In 2000 Shilpa Gupta was one of the founders and coordinators, with Huma Mulji, of an art project called Aar-Paar. Connecting practitioners from India and Pakistan, this platform of artistic exchange propelled the production of various works reflecting on the material, social, imaginative power of the frontier dividing the two countries. The double connotation of Aar-Paar, meaning both ‘this side and that side’ and ‘[pierced] through and through’, expresses the existence of an open wound created with the splitting of the Indian territory that followed Independence. Various artists contributed to this project rethinking the connection between public art and public space; among them there were Imran Qureshi, Jitish Kallat, Kausik Mukhapadhya, Roohi Ahmed, Sharmila Samant, Sumaira Tazeen and Nalini Malani. In the first phase of this initiative, interestingly, artists used emails and digital media to exchange their works and relied on each other’s collaboration to print and hang the created images and posters at the other side of the border. Digital media bypassed the physicality of the political separation to present art as an ongoing, perpetual experiment of border crossing.

One of the works Gupta created for this project is Blame, which undertook various transformations during the last years, to become an interactive performance and an installation exhibited in Singapore in 2011. In its 2002 realization, Blame was a poster printed in red ink on a white background, where the image of a bottle of crimson liquid, looking like blood, was accompanied by a slogan presenting a dark satire on the rhetoric of violence that joins and divides India and Pakistan. The poster invited the spread of a feeling of blame against other people’s ‘religion and nationality’ and was hung on the city walls of Mumbai and Karachi. Intervening on public walls, Blame inaugurates an experiment of reconfiguration of the wall, touching upon a theme that becomes central in the installation Here There is No Border and then finds an interesting expression in the multimedia production Untitled 2005-2006, which evokes and recreates the experience of living in ‘border-spaces’.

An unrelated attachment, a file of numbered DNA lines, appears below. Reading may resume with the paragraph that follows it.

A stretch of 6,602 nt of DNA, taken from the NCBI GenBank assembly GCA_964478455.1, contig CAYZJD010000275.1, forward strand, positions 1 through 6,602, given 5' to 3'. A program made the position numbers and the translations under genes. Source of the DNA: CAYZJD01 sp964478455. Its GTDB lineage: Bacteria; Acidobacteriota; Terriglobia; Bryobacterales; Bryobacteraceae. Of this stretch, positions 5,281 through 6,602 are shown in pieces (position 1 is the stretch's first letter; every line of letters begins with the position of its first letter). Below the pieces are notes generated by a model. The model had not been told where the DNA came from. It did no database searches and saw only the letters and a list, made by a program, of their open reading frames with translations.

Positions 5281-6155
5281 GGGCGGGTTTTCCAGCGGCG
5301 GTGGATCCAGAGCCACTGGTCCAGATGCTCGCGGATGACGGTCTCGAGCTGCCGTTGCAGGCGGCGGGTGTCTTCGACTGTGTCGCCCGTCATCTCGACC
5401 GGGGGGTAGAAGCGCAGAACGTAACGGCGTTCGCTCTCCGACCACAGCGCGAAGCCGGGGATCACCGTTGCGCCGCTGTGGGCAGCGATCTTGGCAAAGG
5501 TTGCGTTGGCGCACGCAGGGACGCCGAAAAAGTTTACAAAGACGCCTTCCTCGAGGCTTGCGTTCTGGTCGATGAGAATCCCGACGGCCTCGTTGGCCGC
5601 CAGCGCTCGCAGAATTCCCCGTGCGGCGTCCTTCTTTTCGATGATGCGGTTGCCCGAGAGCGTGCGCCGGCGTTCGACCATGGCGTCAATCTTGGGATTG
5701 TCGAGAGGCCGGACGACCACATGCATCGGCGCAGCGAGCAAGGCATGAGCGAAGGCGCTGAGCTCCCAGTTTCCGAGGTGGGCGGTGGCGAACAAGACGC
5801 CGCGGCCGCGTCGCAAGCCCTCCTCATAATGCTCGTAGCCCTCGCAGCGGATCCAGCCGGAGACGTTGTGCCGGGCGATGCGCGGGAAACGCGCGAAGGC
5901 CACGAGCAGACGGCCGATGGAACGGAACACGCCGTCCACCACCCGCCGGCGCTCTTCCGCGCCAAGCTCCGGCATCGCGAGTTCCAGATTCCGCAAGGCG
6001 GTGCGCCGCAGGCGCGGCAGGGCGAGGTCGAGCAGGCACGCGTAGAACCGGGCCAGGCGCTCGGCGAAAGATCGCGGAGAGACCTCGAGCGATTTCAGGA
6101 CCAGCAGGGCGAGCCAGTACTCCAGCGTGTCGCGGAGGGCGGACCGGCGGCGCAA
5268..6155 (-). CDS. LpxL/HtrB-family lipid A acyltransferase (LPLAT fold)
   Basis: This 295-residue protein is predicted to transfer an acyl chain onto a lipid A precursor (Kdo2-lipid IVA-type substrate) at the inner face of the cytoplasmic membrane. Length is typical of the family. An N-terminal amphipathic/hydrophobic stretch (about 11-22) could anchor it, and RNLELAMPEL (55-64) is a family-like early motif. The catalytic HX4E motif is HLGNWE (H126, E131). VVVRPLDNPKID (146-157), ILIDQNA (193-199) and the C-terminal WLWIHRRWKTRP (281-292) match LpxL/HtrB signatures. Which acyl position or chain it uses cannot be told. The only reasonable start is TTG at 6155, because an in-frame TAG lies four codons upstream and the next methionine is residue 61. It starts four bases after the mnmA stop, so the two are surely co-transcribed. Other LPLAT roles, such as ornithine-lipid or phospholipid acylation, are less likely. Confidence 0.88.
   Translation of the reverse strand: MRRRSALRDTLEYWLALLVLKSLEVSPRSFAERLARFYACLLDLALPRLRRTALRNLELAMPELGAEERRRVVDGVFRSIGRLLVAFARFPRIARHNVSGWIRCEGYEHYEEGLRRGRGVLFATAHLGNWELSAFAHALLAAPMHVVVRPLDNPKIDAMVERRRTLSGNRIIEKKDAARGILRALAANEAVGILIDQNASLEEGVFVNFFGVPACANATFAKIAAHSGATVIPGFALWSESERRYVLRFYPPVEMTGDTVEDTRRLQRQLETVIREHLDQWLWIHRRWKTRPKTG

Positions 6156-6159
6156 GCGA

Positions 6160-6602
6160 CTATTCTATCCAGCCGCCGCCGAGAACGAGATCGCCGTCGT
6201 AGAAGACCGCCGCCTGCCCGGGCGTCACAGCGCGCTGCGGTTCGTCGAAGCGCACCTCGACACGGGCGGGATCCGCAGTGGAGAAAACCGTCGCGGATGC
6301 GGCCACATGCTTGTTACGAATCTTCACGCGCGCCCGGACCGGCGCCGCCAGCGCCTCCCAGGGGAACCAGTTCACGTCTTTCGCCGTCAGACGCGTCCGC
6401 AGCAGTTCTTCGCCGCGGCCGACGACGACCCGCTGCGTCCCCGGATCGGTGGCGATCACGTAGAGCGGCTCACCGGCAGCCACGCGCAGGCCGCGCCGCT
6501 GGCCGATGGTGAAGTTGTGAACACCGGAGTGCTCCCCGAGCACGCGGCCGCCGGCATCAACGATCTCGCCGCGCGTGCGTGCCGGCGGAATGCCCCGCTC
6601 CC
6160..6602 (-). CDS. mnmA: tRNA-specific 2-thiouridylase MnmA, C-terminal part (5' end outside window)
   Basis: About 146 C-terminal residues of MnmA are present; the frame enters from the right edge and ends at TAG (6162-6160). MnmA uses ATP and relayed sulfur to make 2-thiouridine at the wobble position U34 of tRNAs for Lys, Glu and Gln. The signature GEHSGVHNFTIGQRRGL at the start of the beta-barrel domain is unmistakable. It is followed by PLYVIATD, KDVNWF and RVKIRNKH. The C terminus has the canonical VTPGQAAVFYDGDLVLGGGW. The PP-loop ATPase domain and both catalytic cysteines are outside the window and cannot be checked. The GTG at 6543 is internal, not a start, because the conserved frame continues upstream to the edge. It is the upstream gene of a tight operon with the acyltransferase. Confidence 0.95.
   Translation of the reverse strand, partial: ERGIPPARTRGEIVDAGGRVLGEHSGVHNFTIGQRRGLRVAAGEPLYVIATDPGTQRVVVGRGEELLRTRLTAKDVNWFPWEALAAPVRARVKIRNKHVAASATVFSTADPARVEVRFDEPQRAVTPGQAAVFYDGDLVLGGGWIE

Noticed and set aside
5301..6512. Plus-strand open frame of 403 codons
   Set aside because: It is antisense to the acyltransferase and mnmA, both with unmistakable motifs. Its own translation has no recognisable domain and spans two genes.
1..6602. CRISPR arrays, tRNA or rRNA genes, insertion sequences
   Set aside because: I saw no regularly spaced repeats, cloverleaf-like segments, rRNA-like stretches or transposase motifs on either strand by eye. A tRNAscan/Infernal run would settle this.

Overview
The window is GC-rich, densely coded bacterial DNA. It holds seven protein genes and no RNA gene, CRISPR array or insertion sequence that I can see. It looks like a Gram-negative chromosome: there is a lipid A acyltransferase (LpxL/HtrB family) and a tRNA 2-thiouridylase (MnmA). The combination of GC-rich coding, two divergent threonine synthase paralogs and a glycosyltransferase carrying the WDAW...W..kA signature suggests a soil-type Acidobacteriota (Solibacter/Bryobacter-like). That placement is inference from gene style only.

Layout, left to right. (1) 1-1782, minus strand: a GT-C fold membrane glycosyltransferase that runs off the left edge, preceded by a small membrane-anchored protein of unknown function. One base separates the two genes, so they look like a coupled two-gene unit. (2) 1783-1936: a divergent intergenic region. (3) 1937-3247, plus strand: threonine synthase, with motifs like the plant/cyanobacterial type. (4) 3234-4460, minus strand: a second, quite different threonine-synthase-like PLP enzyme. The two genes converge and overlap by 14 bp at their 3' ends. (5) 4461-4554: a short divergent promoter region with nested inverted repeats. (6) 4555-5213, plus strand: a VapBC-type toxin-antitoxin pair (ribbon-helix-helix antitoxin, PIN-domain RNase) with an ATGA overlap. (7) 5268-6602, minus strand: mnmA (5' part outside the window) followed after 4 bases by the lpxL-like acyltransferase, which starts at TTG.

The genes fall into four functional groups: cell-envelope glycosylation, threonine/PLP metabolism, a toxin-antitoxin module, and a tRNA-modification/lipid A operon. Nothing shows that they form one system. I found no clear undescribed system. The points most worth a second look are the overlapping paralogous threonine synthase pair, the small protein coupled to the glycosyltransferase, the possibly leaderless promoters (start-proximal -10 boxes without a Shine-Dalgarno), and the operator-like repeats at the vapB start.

With Here There is No Border, Gupta reconfigures liminal spaces using adhesive strips printed with the slogan giving the title to her artwork: the tape is either stuck walls and gates, virtually juxtaposing new divisions on the existing ones, or is used to draw figures that traditionally convey a sense of security, like houses and flags. The constructed borders become the outlines of the images shaped, but the phrase printed on them, ‘Here There is No Border’, denies the enactment of such a delimiting and regulating function. The identification of borderlines with removable margins puts into question the sense of reassurance conveyed by the intimate space of the house and the nation.

Moreover, the outlines of house doors and windows drawn on museum walls ignite a reflection on partitioning walls not as flat, bi-dimensional surfaces, but as dimensions opening towards new configurations. Gupta’s act of sketching thresholds on the dividing surface interrogates the traditional concept of space based on Euclidean geometry. The neat division between interiority and exteriority established by borderlines, when these are conceived in a Euclidean framework, gives shape to modern conceptions of national territories as homogeneous enclosures. The geometrical designation of the space of national belonging is fundamental for imperial as well as nationalistic enterprises sustaining fictional accounts of a pure origin.

Gupta’s art mobilizes this notion of space promoting, in the contingency of the artistic encounter, a ‘topological’ interpretation of the border between India and Pakistan. A ‘topological space – writes Deleuze – establishes a contact between the Outside and the Inside, the most distant and the most deep’.5 Topology disregards distance and it defines a space of co-existence where interiorities and exteriorities are not pre-given and difference is constructed only relationally. Taking a cue from there, once the ‘inside’ appears as constituted by the folding of the ‘outside’, ‘border walls’ do not merely appear as physical lines, but as ‘multidimentional’ surfaces involved in an ongoing process of transformation.